As the NBA regular season comes down to the home stretch we are starting to get a clearer view of the playoff picture.
With all of the evidence that we have been given it is time to start forming opinions, and making predictions about what is to come in the upcoming months. However, while every pundit on TV spews their infinite knowledge, or radio talk show host try to fill airtime, most of the comments that I commonly hear about the Boston Celtics are simply false.
Every informed opinion is as valid as another, but that is no reason to be misinformed about what you are commenting on.
Here are the most common myths I have heard about the Celtics as we inch closer to the playoffs.
Maybe this was true, and in a world where first-impressions are everything, many analysts and fans are stuck on the “Celtics are too old” bandwagon. To be honest, at the start of the year, I too thought most of the Celtic’s starting lineup was one crossover away from a broken hip.
Things have changed.
The cold hard numbers are when the Celtics started the season, the average age of their starters (Rondo, Allen, Pierce, Garnett, O’Neal) was 32.8 years old. Today, the average age of their lineup (Rondo, Bradley, Pierce, Bass, Garnett) is only 28.4 years old. That’s a decrease of four-and-a-half years since December.
How does this compare to Chicago and Miami?
Average age of the Bull’s lineup (Rose, Hamilton, Deng, Boozer, Noah): 28.0.
Average age of the Heat’s lineup (Chalmers, Wade, James, Bosh, Turiaf): 27.8.
The fact is that there is little to no difference between the three teams.
There is no doubt Garnett’s been more productive, but the reasons for it have nothing to do with the “official” move to center (though I think he’s been the real center for the past year).
When Garnett is on the floor, he is now the big man for the Celtics. He does not have to compete with O’Neal for blocks, rebounds or buckets in the paint. That is why he’s blown up on the box score.
Through March & April, Greg Stiemsma has averaged 18.4 and 19.7 productive minutes per game, respectively. This has helped build confidence for Doc Rivers to allow Garnett to get a full rest without the fear of the team slipping with him on the bench. That rest is why Garnett looks far more explosive when he is on the court.
Banged up? Maybe. Lack of depth? Nope. Actually, the Celtic’s have one of the most playoff-ready benches in the East.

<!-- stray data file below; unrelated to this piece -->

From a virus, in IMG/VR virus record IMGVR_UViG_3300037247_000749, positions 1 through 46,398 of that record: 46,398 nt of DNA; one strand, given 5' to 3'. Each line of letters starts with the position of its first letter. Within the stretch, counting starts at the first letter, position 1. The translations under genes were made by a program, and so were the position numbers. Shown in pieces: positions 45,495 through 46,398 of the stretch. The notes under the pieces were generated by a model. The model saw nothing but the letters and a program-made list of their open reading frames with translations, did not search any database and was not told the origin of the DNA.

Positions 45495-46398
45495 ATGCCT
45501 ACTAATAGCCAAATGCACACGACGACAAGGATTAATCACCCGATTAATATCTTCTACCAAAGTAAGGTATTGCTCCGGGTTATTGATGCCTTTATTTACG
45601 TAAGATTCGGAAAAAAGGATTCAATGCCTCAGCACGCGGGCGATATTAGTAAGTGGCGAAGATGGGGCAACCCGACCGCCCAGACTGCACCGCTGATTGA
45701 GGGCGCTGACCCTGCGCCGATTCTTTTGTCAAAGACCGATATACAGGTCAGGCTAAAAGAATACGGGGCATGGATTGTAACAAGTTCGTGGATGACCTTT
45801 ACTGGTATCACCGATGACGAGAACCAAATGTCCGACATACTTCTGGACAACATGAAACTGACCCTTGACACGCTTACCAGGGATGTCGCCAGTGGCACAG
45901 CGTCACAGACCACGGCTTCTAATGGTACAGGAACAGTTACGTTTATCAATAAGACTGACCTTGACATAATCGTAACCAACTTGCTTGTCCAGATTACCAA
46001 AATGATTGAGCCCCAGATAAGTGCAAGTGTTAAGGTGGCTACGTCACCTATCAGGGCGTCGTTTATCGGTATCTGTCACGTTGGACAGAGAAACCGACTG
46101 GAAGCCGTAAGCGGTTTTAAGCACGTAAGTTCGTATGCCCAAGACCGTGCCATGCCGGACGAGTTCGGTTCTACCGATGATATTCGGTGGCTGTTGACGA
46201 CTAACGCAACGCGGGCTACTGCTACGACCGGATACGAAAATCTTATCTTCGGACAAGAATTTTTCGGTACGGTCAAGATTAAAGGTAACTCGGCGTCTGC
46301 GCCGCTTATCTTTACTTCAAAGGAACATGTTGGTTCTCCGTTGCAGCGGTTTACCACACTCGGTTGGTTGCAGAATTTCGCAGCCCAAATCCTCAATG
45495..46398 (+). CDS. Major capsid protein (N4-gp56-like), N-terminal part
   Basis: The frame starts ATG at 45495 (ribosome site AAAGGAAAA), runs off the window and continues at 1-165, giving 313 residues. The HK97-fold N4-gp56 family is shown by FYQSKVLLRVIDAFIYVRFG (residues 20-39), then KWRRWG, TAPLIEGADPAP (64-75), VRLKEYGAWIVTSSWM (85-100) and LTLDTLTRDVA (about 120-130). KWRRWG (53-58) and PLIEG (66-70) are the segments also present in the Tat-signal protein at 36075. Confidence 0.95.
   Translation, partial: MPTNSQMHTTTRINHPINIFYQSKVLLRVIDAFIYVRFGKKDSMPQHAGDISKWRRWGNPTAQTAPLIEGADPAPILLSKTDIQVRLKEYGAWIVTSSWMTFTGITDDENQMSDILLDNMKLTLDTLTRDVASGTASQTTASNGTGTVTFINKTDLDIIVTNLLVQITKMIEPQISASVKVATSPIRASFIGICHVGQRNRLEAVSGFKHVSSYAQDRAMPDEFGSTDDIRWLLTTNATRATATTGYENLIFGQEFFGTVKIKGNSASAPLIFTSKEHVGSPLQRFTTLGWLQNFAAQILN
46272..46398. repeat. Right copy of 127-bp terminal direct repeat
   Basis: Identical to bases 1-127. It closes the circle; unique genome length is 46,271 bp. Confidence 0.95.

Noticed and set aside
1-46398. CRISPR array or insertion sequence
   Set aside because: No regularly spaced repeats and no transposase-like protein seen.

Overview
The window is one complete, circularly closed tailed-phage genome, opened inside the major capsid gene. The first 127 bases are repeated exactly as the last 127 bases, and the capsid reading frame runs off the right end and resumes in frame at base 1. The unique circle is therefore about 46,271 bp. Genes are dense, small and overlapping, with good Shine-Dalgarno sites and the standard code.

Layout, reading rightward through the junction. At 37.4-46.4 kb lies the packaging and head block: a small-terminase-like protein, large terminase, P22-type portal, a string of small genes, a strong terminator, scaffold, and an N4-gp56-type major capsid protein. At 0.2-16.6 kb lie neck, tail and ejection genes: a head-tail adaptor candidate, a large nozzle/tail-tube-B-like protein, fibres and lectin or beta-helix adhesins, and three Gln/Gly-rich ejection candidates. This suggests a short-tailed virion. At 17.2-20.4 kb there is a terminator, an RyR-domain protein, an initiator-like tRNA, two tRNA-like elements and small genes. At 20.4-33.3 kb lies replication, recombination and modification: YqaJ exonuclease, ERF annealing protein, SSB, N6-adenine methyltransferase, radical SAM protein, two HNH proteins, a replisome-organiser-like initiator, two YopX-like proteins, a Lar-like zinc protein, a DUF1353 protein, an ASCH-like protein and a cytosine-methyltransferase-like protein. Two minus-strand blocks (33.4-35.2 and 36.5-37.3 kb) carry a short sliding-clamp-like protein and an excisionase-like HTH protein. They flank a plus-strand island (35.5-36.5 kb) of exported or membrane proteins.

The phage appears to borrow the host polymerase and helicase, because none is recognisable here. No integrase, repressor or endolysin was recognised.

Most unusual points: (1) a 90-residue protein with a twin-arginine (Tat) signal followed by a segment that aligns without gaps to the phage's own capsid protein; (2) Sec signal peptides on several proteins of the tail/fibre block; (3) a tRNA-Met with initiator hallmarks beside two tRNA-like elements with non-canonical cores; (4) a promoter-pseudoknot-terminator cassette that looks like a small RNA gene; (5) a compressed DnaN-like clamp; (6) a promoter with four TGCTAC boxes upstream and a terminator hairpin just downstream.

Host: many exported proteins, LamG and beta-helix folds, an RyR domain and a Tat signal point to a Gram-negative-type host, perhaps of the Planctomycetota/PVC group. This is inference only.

Ray Allen: Since making the move from starting SG to sixth man, Allen has become one of the best sixth men in the Eastern Conference. When Allen plays with the team’s second unit, he becomes the first option. Ultimately, this allows Allen more opportunities to do what he does best—shoot.
Greg Stiemsma: In the previous slide I went over why he is valuable to Garnett, and that brings major value to the bench.
Mickael Pietrus: He has averaged about 20 minutes and seven points a game off the bench. That is just the type of production the Celtics will need from him when Pierce needs a breather.
If you can have three or four bench players contribute productive minutes that is all you need in the payoffs.
Here’s bad news for Celtic fans. The Celtic’s will not win the East.
Not because of their age, depth, scoring or any of the myths that you may hear on TV or radio, but simply due to their inability to rebound the ball. Currently, they are dead last in rebounds per game throughout the NBA.
- In the past 10 years, eight of the 10 Eastern Conference champions have finished in the top 10 in total rebounding, and all but one of the 10 teams were at least in the top half of the league.
You can’t win in the playoffs if you can’t rebound. The teams are too good and will destroy you if they are allowed too many second-chance opportunities.
For example, Boston did beat Miami earlier this week, but they allowed a staggering 18 second-chance points. If that happens in the playoffs they may not even make it out of the first round.